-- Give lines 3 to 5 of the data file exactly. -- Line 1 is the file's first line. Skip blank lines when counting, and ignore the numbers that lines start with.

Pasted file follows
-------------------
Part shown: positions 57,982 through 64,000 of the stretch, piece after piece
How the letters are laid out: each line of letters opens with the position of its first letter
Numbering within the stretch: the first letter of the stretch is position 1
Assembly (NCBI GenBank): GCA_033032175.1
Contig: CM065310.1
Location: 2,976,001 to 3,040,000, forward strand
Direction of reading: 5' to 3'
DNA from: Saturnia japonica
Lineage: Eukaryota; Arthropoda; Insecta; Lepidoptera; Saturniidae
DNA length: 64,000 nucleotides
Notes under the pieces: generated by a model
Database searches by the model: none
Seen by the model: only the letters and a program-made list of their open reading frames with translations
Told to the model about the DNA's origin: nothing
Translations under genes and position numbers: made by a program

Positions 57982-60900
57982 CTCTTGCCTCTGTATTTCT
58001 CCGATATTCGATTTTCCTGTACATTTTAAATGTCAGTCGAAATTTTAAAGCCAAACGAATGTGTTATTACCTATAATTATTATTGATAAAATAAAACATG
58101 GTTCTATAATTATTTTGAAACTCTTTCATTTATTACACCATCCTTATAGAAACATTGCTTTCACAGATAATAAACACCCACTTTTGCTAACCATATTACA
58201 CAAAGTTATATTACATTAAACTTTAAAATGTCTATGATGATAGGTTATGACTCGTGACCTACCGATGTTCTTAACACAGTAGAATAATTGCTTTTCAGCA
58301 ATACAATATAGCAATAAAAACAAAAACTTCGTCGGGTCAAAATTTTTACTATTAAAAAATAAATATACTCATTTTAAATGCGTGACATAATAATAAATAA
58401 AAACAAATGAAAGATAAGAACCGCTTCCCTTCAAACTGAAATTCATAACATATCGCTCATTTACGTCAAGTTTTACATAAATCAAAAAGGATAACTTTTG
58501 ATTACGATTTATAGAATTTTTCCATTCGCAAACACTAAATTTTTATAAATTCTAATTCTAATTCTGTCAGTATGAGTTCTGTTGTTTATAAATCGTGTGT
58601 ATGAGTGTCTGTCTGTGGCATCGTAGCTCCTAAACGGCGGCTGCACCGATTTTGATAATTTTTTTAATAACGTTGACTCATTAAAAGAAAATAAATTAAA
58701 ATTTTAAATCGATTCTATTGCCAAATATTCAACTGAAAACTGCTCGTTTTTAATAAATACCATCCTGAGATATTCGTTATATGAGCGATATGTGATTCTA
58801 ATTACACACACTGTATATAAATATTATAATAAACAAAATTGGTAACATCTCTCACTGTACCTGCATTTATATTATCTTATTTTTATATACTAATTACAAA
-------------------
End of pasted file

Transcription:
Numbering within the stretch: the first letter of the stretch is position 1
Assembly (NCBI GenBank): GCA_033032175.1
Contig: CM065310.1